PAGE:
And by the way, when I’d pulled into the courtroom parking lot earlier that morning, there was only one spot remaining: one that sat directly in front of the entrance. Coincidence? I don’t see it that way.

Was anything about that day a coincidence for me? I don’t happen to think so. I had woken up so worried about how jury duty might ruin my week, but then, after praying about it, I was given a premium parking spot, given a softball dismissal question pitched right down the middle of the plate (a question that I was answering with true conviction, by the way), and given a nice sunny day to use for working and running.

I see that day as answered prayers. I see it as God’s guidance in my life. I see it as an “everyday miracle,” if you will.

So this Thanksgiving month, as I set out to discover greater gratitude in my life and thus discover greater joy, I resolve to continue seeing all of the miracles, big and small, that happen in my life. I will continue actively looking for them, making note of them, and recognizing and verbalizing them.

What miracles have happened for you lately? What sorts of prayers have been answered? If you can’t immediately think of any answers to those questions, then try thinking a little harder.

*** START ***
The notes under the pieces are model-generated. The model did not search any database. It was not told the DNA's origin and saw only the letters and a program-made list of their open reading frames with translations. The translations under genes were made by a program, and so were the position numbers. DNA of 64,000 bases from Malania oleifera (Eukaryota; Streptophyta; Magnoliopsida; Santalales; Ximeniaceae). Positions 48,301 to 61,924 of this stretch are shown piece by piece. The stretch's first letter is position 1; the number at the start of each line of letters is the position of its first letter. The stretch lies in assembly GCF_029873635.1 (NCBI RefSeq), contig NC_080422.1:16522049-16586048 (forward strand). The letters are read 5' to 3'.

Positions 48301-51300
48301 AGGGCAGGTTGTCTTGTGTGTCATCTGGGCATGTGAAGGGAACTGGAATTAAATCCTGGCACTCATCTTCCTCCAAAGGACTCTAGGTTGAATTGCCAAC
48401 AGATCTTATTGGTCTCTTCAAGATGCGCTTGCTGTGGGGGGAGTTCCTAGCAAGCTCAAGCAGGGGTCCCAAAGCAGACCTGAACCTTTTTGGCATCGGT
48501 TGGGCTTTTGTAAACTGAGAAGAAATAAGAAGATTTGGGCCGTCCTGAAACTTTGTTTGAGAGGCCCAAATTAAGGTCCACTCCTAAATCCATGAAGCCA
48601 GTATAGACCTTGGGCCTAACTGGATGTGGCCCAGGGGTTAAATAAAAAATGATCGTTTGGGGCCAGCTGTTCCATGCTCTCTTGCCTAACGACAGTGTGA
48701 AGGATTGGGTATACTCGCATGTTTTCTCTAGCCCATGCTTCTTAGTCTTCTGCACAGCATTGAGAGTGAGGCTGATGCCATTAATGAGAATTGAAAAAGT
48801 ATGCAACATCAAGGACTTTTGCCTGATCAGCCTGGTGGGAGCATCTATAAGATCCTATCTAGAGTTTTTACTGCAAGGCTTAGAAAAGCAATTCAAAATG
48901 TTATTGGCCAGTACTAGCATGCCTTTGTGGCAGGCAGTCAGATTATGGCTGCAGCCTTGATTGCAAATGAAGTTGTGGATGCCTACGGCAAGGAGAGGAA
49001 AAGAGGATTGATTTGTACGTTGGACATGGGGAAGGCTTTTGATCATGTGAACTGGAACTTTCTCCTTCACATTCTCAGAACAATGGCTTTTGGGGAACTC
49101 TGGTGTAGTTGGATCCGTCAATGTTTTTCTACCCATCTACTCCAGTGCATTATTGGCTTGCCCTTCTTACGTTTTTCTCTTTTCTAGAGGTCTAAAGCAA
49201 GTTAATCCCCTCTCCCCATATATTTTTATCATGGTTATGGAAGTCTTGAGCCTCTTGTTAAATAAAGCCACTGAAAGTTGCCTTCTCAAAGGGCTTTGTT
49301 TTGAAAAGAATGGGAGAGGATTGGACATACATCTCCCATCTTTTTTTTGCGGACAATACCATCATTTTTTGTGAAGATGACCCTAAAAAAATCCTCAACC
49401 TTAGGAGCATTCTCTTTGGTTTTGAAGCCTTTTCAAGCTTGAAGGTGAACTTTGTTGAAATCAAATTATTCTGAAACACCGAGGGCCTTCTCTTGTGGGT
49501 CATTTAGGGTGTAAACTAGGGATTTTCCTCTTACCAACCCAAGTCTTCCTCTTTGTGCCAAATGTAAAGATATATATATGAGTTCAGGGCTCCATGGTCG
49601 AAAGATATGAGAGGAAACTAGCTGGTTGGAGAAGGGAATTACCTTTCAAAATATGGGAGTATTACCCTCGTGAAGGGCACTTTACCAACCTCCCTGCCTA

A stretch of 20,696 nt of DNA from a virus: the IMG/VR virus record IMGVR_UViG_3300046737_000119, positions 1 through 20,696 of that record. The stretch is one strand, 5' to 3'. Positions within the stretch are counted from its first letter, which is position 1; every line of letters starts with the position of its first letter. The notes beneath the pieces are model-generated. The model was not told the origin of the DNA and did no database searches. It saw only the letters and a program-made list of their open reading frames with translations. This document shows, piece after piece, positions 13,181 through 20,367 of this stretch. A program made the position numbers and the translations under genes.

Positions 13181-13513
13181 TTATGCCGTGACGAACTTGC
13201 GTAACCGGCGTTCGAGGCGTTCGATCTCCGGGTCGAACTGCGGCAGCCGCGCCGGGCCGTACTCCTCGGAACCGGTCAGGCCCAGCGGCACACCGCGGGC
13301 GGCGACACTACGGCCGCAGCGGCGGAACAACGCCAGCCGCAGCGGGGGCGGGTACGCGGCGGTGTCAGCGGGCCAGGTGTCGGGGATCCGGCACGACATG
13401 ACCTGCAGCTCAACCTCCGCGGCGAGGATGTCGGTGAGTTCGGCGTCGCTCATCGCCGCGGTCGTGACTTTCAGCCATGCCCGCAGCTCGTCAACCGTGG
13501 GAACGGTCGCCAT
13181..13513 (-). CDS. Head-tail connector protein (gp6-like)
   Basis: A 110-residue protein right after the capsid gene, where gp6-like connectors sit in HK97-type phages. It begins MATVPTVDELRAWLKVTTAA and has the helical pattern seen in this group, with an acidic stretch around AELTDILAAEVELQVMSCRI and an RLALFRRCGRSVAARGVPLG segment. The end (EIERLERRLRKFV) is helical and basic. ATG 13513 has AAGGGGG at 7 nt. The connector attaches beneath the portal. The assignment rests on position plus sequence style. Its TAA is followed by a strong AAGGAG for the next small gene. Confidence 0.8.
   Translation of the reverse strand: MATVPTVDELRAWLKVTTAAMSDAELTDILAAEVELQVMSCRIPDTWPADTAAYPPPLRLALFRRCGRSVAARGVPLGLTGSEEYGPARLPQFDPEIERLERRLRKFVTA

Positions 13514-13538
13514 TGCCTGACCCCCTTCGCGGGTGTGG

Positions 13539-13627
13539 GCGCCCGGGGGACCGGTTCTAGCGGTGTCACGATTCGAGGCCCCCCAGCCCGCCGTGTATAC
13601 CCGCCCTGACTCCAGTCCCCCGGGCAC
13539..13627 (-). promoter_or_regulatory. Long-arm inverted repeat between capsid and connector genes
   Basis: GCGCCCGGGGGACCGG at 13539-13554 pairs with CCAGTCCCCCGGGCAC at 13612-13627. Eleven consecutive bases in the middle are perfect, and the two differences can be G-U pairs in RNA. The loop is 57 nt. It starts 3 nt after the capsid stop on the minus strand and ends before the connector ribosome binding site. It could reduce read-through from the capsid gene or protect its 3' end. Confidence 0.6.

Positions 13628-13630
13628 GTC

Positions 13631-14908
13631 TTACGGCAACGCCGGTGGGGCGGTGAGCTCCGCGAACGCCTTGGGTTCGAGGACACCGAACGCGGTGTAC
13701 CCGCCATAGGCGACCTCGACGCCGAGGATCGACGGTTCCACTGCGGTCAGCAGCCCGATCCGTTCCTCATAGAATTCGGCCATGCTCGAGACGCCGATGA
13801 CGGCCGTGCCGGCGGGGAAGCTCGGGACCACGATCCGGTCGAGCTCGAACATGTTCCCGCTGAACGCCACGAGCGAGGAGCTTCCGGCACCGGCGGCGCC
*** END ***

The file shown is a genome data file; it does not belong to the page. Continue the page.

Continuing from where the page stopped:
It’s okay, it can sometimes take us a while to get into the habit of recognizing everyday miracles.

But it doesn’t matter if it takes us a while to get to that point of seeing and admitting miracles; it is simply imperative that we get there, somehow, someway. Because that is, in my opinion, how life remains magical and hopeful.

When we see everything as a miracle—our hands, our lungs, the warm soul of marriage or friendship, the love of a child or pet, the way in which we didn’t get hit by a car or mauled by an angry dog this morning—then that is when we get more hopeful about tomorrow, and the day after that.

Because if one miracle has happened for us, then another one is just around the corner.

Have a very blessed Thanksgiving, and as always, please remember to take care of yourself and your dreams,

Michael

Michael Priebe is a writer and personal development coach who has studied psychology, literature, and print journalism. He holds a journalism degree from the University of Wisconsin-Madison, where he graduated with honors. and over the years he has used both fiction and nonfiction formats to write about health, sports, professional life, politics, relationships, and spiritual issues. He puts out a variety of spiritually inspiring content at The Lovely Grind, and he blogs about his life at www.michaelpriebewriter.com. He invites you to reach out to him on Facebook and Twitter.